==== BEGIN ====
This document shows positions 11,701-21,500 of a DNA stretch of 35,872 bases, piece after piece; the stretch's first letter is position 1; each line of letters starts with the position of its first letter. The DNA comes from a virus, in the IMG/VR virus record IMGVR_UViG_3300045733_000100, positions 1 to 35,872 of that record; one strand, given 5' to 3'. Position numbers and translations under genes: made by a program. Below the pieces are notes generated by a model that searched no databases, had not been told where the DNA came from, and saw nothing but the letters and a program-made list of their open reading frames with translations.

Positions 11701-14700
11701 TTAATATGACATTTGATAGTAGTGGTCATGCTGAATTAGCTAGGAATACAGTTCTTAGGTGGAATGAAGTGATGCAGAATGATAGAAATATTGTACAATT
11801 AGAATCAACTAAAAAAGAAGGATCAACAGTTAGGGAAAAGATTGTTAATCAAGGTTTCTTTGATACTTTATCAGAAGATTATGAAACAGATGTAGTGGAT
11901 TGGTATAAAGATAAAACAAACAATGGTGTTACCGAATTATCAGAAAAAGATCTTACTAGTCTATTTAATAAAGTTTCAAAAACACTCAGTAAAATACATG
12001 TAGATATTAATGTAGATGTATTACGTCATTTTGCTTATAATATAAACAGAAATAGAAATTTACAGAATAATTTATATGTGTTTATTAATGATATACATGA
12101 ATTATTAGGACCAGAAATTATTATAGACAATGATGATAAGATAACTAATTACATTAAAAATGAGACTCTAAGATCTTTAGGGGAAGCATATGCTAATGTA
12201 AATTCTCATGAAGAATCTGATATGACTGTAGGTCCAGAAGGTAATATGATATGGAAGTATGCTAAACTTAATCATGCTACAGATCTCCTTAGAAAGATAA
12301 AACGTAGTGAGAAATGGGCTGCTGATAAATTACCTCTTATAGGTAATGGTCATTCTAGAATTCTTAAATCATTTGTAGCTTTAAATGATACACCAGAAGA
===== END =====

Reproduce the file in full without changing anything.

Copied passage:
This document shows positions 11,701-21,500 of a DNA stretch of 35,872 bases, piece after piece; the stretch's first letter is position 1; each line of letters starts with the position of its first letter. The DNA comes from a virus, in the IMG/VR virus record IMGVR_UViG_3300045733_000100, positions 1 to 35,872 of that record; one strand, given 5' to 3'. Position numbers and translations under genes: made by a program. Below the pieces are notes generated by a model that searched no databases, had not been told where the DNA came from, and saw nothing but the letters and a program-made list of their open reading frames with translations.

Positions 11701-14700
11701 TTAATATGACATTTGATAGTAGTGGTCATGCTGAATTAGCTAGGAATACAGTTCTTAGGTGGAATGAAGTGATGCAGAATGATAGAAATATTGTACAATT
11801 AGAATCAACTAAAAAAGAAGGATCAACAGTTAGGGAAAAGATTGTTAATCAAGGTTTCTTTGATACTTTATCAGAAGATTATGAAACAGATGTAGTGGAT
11901 TGGTATAAAGATAAAACAAACAATGGTGTTACCGAATTATCAGAAAAAGATCTTACTAGTCTATTTAATAAAGTTTCAAAAACACTCAGTAAAATACATG
12001 TAGATATTAATGTAGATGTATTACGTCATTTTGCTTATAATATAAACAGAAATAGAAATTTACAGAATAATTTATATGTGTTTATTAATGATATACATGA
12101 ATTATTAGGACCAGAAATTATTATAGACAATGATGATAAGATAACTAATTACATTAAAAATGAGACTCTAAGATCTTTAGGGGAAGCATATGCTAATGTA
12201 AATTCTCATGAAGAATCTGATATGACTGTAGGTCCAGAAGGTAATATGATATGGAAGTATGCTAAACTTAATCATGCTACAGATCTCCTTAGAAAGATAA
12301 AACGTAGTGAGAAATGGGCTGCTGATAAATTACCTCTTATAGGTAATGGTCATTCTAGAATTCTTAAATCATTTGTAGCTTTAAATGATACACCAGAAGA